Where the Red Fern Grows has two main themes: determination and man's relationship to dogs. The two are closely related. After all, Old Dan, a dog, is perhaps the most determined character in the novel. Billy earns his beloved dogs through his determination, and together, they are unstoppable; they are a trio of dedication. Billy distinguishes between Old Dan and Little Ann, deciding that Old Dan is brave (that is, determined) while Little Ann is smart. But what does Little Ann's intelligence entail? It means that she always keeps searching for a coon. It means that she doesn't bark "treed" until she has done as thorough a search as possible, and is sure that the coon is in the tree. She is smart because she doesn't give up too early.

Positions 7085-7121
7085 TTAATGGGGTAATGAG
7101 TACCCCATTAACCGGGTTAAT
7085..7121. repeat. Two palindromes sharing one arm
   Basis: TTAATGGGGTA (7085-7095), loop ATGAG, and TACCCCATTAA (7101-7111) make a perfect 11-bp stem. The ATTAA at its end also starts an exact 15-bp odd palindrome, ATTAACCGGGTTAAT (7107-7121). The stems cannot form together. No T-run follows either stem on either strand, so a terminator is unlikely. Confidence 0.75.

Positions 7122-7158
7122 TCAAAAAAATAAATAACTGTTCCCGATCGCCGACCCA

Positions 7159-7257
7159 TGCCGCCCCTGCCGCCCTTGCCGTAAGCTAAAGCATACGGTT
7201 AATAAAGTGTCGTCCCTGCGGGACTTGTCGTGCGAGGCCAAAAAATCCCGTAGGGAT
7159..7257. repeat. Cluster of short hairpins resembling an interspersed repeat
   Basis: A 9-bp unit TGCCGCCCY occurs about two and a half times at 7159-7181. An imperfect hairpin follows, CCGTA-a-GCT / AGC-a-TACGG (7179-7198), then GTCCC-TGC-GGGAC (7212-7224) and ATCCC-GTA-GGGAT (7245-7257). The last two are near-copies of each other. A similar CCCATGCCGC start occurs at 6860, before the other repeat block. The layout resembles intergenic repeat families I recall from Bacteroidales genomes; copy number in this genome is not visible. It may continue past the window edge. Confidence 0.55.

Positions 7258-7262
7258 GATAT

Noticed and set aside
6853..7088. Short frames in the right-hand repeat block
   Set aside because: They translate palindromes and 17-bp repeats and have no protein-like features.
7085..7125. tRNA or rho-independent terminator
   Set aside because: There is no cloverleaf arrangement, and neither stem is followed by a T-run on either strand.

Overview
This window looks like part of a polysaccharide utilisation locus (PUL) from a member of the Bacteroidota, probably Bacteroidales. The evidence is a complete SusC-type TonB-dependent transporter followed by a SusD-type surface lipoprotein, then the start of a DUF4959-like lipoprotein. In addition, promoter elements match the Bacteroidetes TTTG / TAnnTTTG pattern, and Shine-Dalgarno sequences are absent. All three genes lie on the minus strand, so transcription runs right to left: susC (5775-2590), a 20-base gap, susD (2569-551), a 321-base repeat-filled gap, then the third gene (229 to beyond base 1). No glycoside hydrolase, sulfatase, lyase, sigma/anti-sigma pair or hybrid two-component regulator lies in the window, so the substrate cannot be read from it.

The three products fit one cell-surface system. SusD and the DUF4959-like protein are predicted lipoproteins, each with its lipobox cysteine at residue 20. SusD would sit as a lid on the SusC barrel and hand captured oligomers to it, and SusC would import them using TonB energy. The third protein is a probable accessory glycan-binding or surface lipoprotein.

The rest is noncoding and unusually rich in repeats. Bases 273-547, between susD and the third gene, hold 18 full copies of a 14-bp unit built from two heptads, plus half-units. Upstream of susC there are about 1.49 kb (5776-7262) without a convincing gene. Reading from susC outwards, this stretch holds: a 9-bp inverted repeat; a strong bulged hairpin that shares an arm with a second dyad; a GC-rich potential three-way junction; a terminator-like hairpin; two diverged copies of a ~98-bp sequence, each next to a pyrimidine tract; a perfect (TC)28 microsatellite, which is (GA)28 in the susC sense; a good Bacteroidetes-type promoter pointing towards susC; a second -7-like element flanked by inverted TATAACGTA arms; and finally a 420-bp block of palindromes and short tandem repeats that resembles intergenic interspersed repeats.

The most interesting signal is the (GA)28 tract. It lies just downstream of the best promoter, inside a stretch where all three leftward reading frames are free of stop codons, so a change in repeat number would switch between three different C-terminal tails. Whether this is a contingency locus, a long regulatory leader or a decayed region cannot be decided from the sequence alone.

The plot of the book consists of adventure after adventure, each one a little more dangerous than the last. And to survive each adventure, Billy and his dogs have to be increasingly determined. But there are other elements that make this dedication meaningful. Rawls shows the strong love that develops between the boy and his dogs, and supporting Billy's love is his parents' love for him. There is a chain of love linking all the characters, so that when the reader fears Little Ann might die, the reader imagines the sad reactions of everyone in the book. This is how Rawls involves us in his fiction and is what makes the book so famously sad.
Rawls braces the theme of dedication with moral characters. Not only do they love one another, but they always do what is right. If they make mistakes, they are accidents. If anything bad happens, it is usually the fault of nature or a wild animal. The only exception is the Pritchards, and Rawls includes Mama's admonition that they can't help the way they act, because they have a poor life. The reader has no choice but to support all of the characters and hope that everything comes out for the best.